Creating Welcoming Campuses: More Than Just International Student Outcomes
For many international students, arriving in a new country is both exciting and overwhelming. With campuses reflecting real-time international affairs and anti-globalization rhetoric affecting school atmospheres, schools must respond with open arms, welcoming students and supporting them with recruitment efforts and community building, from initial culture shock through final exams.
A welcoming atmosphere starts during recruitment. Beyond language testing scores and transcripts, provide opportunities for prospective students to ask questions about day-to-day life on campus, from weather and trips home, to school spirit and dorm life. Current international students are a great resource; consider hosting a question and answer webinar. The more prepared incoming students are, the better they will rise to academic and social challenges once they arrive.
After flights are purchased, visas are arranged and goodbyes are said, students may feel adrift immediately upon landing. Homesickness and alienation can continue through the excitement and chaos of orientation week. While domestic students may be enthusiastic about their first chance to be on their own, this experience may prove even more isolating for their international counterparts.
Features of a welcoming campus:
An international student orientation that goes beyond campus tours and social events: Co-ordinating domestic and international student leaders to help freshmen with move-in, purchasing school supplies and groceries and setting up local phone numbers and bank accounts will ease first-day jitters and create a foundation for student success.
A domestic-international mentorship program: This enables international students to navigate campus resources efficiently with little administrative effort while also highlighting the importance of cultural exchange from both sides of the student experience.
An international student network: Properly-funded international and country-specific student associations can encourage first-year students to meet regularly with upperclassmen for check-ins as the semester's challenges transition from landing issues to academic and social hurdles.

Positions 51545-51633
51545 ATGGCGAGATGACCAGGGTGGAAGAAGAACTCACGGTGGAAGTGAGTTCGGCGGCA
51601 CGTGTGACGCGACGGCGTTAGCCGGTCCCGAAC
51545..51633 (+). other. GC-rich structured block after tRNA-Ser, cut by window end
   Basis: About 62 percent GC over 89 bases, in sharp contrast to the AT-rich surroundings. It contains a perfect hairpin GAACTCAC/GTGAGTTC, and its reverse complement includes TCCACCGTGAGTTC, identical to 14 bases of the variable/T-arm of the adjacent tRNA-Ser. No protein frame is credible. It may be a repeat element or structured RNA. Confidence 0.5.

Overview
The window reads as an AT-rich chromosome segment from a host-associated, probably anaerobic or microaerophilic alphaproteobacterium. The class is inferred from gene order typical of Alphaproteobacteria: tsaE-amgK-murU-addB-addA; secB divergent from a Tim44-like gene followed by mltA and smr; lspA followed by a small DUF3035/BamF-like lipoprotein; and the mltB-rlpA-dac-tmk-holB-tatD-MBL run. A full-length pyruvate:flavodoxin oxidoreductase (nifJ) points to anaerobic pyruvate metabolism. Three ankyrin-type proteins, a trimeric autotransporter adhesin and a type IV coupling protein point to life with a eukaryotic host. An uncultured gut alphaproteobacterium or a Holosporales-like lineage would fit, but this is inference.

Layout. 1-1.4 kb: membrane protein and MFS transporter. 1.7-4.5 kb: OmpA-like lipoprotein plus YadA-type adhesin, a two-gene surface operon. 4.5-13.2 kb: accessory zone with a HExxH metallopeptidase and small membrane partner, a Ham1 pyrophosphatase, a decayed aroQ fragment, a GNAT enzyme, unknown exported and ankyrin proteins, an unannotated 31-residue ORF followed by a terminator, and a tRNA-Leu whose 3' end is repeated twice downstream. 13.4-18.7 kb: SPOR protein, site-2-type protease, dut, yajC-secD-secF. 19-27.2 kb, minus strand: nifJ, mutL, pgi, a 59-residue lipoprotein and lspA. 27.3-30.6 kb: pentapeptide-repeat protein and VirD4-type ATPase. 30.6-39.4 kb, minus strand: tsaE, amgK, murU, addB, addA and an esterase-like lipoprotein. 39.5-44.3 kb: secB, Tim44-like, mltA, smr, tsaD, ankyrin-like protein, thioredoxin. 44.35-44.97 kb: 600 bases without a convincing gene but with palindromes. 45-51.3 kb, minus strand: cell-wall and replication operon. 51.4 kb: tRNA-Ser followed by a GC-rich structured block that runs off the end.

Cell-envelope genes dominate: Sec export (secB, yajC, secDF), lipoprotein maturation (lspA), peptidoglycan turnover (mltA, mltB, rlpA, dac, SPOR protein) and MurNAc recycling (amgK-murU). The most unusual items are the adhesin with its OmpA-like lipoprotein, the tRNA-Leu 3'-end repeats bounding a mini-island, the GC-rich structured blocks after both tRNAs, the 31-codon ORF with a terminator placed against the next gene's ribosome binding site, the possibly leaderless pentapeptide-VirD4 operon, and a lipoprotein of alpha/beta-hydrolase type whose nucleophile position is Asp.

Combatting holiday homesickness: Host on-campus cultural events, allowing international students to share traditions from their own countries. Pairing this with a program for international students and local host families during dorm closures means students will feel the warmth of a family environment, even if different from their own.
While schools must offer resources to support international students, the responsibility to succeed is shared. When Meiyi, an international student from Chengdu, China, first arrived in Toronto, Canada, she faced a language barrier she wasn't anticipating: the temptation to speak Chinese on campus. Her Canadian high school was in a multicultural neighbourhood, and while the community was welcoming and made her feel at home, it took a lot of self-discipline to only speak Chinese with her family back home. Meiyi's drive to push herself to immersion led to her success in North America: from Toronto, she enrolled at Purdue University and recently graduated with a Master's degree from the Georgia Institute of Technology.
Whether students arrive aged twelve or twenty-two, they should feel that their new campus, residence and peer group are just that: theirs. A welcoming campus environment can positively affect student outcomes, and engaging both domestic and international students underscores the benefits of cultural exchange. Students and schools share the responsibility of an international education, but it is schools that must take the lead in welcoming students to their new communities.